Carmelite Spirituality

The Carmelite Story begins some 800 years ago with an original group of Christian solitaries on Mount Carmel in Palestine. These solitaries, known as the desert fathers, sought to live lives dedicated to union with God in the stark simplicity of the desert. Carmelite spirituality is known as desert spirituality in the sense of its simplicity of life.

The eremitical women and men, who are the spiritual heirs of these original desert hermits, continue to enrich us with the inspiration of their lives and the wisdom of their experience. Teresa of Avila and John of the Cross stand out among them for fashioning and passing on a rich doctrine of mystical prayer which continues to shape Carmelite spirituality today.

This Spirituality encourages an outward and inward silence and quieting of mind. The Spirit within presses us to pray always and to cultivate an attitude of continual contemplation. Solitude is a desert of time and space for uncluttered attention; silence is a climate of peace for listening. One permeates the other, and together they make up the environment of prayer.

Although this spirituality emphasizes solitude and silence, it is traditionally lived in small, autonomous communities where a mutually supportive environment is created, conducive to contemplative life.

Out of an authentic life of prayer and solitude comes an ever-deepening appreciation of community and recognition of our kinship within the great communion of being.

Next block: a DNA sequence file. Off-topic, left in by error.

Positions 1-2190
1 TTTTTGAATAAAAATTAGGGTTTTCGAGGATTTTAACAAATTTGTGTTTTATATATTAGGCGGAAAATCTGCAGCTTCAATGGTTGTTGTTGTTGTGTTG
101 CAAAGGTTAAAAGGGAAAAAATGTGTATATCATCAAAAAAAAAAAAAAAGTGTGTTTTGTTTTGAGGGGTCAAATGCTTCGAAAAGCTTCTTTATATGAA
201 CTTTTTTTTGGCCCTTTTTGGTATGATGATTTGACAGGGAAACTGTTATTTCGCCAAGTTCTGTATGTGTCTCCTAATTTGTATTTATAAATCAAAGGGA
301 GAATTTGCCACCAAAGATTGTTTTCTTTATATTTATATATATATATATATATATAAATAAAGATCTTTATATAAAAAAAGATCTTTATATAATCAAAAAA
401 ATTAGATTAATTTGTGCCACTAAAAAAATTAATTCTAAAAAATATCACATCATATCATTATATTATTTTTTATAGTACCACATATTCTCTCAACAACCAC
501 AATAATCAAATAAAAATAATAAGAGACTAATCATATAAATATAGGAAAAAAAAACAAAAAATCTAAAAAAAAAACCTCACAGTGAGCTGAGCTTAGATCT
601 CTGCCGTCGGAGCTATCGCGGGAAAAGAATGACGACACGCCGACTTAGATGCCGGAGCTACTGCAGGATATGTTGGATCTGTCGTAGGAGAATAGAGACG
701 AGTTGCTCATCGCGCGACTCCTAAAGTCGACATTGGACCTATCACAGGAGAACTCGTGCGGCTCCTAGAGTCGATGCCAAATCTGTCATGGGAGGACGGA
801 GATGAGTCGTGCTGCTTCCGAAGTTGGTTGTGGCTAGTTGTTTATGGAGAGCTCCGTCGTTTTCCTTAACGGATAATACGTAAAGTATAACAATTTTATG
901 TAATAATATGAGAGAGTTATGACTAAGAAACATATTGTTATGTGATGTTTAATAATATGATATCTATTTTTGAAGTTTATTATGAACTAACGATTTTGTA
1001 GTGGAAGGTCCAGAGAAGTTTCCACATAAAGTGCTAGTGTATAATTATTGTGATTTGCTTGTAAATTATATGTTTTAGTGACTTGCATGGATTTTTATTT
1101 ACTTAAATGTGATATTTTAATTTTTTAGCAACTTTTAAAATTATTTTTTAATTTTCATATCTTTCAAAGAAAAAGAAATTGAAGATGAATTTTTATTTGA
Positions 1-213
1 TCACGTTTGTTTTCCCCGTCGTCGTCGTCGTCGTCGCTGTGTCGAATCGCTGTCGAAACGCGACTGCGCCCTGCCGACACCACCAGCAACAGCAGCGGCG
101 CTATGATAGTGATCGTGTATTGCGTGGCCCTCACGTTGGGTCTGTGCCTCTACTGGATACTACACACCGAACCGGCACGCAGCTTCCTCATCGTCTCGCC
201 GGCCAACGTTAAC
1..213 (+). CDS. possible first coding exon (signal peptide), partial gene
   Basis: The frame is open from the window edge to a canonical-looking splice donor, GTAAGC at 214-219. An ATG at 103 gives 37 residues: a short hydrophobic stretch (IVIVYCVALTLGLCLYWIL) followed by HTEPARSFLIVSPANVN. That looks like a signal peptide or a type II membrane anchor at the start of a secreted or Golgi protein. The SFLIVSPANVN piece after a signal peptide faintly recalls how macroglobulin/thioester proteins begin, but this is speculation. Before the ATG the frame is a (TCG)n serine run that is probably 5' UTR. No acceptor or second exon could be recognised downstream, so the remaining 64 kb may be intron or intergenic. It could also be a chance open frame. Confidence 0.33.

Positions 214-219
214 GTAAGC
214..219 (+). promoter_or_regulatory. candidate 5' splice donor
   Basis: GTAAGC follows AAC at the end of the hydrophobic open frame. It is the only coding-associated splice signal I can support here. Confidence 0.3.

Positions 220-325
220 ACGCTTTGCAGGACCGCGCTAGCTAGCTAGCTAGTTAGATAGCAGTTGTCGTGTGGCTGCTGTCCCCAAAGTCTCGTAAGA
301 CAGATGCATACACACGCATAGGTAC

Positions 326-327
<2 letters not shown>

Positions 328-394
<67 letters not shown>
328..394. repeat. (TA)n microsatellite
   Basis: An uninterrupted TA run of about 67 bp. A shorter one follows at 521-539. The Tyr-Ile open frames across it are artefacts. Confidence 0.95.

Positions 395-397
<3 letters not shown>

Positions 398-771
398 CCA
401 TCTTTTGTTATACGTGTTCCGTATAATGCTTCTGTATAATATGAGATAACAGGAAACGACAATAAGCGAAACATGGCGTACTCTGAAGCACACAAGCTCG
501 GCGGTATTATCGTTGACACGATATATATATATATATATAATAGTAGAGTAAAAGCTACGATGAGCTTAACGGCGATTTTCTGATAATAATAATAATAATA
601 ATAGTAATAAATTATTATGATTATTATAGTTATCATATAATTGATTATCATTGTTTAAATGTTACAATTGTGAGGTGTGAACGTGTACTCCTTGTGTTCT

Here at Skyline, this spiritual heritage is part of our lineage. Teresa Hahn spent 26 years living the Carmelite life in a monastic setting. She continues to live that life at Skyline.

We attempt to create an environment where you can access this rich tradition of contemplative prayer and mystical union in a context that moves beyond traditional parameters of church and doctrine to include the whole earth community.

Christian spirituality has generally emphasized the human-divine dimension of reality at the expense of the cosmic/earth dimension being degraded or dropped out altogether. Therefore, our eco-contemplative center brings the cosmic dimension to the foreground of our contemplative life.

We embrace simplicity of life in an era of consumerism. We embrace “being” in a culture of doing, busy-ness and achievement. We embrace solitude and silence in a time of noise and accelerated living. We embrace the other-than-human members of our forest community as kin. We embrace human community by welcoming your presence among us.

Much of the above was adapted from the Carmelite “Charter of Life,” a contemporary statement of the Teresian charism by the Carmelite Communities Associated.